African Rainbow Energy and Power (AREP), backed by billionaire Patrice Motsepe, aims to increase renewable power generation sevenfold to become one of the largest clean electricity providers on the continent.
The one in Johannesburg resident company The company’s ultimate goal is to add up to 5,000 megawatts (MW) of assets. It has already invested in more than 700 MW and is working with partners to target another 2,000 MW by the end of the second quarter of next year.
A rule change that allows generators to build projects of up to 100 MW without applying for a license have given AREP a tremendous boost.
“We always thought we should scale up” and create a major energy company, said Brian Dames, CEO of AREP.
That meant the investment in projects realized through government auctions to buy power and generation for commercial use. The company also plans to become an operator.
Dames, a former CEO of state-owned energy company Eskom Holdings, joined Motsepe in 2014 to become the energy company’s first head with a focus on renewable energy. Renewable energy auctions were delayed for years as a plan to build nuclear capacity was favored during Jacob Zuma’s presidency.
Mostly solar power
“It gave a lot of time to explore,” said Dames.
AREP is mostly solar powered with a third from wind power and a small portion from biomass. The company has an interest in the secondary market that is opening up and could potentially include energy trading, he said.
Last year it formed a joint venture with Absa Group Ltd which together accounted for R6.5 billion in renewable assets who are launching a fund called African Rainbow Energy.
There is a lot of interest in large renewable energy portfolios in Africa. Lekela Power, with 1,300 MW of green power capacity, was valued at about US$1.8 billion (about R28.9 billion), a person familiar with the sale of a 60 percent stake in the company said earlier this month /p>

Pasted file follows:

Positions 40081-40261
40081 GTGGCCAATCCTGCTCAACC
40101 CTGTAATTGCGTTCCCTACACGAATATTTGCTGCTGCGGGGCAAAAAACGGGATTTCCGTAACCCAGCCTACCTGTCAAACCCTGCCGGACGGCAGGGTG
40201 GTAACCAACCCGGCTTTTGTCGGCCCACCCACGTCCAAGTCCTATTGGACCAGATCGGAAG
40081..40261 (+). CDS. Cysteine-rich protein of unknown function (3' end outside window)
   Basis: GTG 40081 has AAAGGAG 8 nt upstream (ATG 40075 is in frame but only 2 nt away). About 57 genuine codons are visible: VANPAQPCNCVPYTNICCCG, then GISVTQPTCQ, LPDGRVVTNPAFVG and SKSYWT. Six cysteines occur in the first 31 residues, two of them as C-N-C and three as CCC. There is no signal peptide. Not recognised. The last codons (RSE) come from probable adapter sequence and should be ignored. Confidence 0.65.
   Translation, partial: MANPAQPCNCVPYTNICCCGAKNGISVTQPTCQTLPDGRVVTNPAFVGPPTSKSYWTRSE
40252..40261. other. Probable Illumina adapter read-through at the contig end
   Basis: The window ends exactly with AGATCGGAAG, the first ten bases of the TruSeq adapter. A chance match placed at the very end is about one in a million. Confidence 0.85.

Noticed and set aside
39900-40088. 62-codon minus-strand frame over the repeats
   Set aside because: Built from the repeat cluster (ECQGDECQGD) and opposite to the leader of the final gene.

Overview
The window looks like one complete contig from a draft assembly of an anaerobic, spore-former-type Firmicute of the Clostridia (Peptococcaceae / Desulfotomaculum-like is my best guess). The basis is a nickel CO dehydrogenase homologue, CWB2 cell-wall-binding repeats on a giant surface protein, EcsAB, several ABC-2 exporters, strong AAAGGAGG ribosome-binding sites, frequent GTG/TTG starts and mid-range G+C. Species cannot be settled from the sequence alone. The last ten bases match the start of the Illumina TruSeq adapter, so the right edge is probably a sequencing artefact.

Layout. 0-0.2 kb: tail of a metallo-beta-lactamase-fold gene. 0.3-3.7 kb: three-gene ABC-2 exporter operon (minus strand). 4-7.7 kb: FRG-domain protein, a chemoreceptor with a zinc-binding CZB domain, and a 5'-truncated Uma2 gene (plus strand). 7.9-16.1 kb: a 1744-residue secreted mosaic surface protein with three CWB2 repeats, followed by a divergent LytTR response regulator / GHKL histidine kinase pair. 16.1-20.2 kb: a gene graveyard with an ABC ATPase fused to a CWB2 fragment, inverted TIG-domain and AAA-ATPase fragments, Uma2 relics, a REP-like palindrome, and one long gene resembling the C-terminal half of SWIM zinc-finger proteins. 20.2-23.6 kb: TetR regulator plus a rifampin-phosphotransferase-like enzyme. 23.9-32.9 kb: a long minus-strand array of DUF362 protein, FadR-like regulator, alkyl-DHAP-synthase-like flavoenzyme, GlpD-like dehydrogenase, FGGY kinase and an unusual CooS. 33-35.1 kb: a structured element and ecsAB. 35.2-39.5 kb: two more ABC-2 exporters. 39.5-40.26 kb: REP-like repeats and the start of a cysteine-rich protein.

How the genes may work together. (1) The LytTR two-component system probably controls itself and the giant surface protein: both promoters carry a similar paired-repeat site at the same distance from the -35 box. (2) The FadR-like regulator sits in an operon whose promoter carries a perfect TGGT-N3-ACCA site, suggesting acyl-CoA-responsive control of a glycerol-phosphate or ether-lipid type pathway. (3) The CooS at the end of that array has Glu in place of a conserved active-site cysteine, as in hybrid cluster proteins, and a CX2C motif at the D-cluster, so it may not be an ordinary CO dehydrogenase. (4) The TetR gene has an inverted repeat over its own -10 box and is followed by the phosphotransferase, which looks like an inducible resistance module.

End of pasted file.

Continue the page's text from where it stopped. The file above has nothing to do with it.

SA registered the largest projects last month, two solar stations of 100MW each, to cut red tape and help speed up the pace of residential power generation , by not requiring a license. The projects are being developed in the northwest by Sola Group, which is 40% owned by AREP.
The lifting of the license exemption cap has dramatically changed the landscape for private power generation, Dames said. Grid access remains one of the biggest challenges to add more renewable energy.
AREP’s holding company, Motsepe’s Ubuntu-Botho Energy Holdings Proprietary Ltd, is a partner in Breakthrough Energy Ventures, an initiative started by Bill Gates to on which it is focused to achieve net-zero emissions worldwide.
After reaching a capacity target of 5,000 MW, AREP would develop a strategy to expand business around energy trading, grid, storage solutions and other opportunities to the Bringing the continent away, Dames said.
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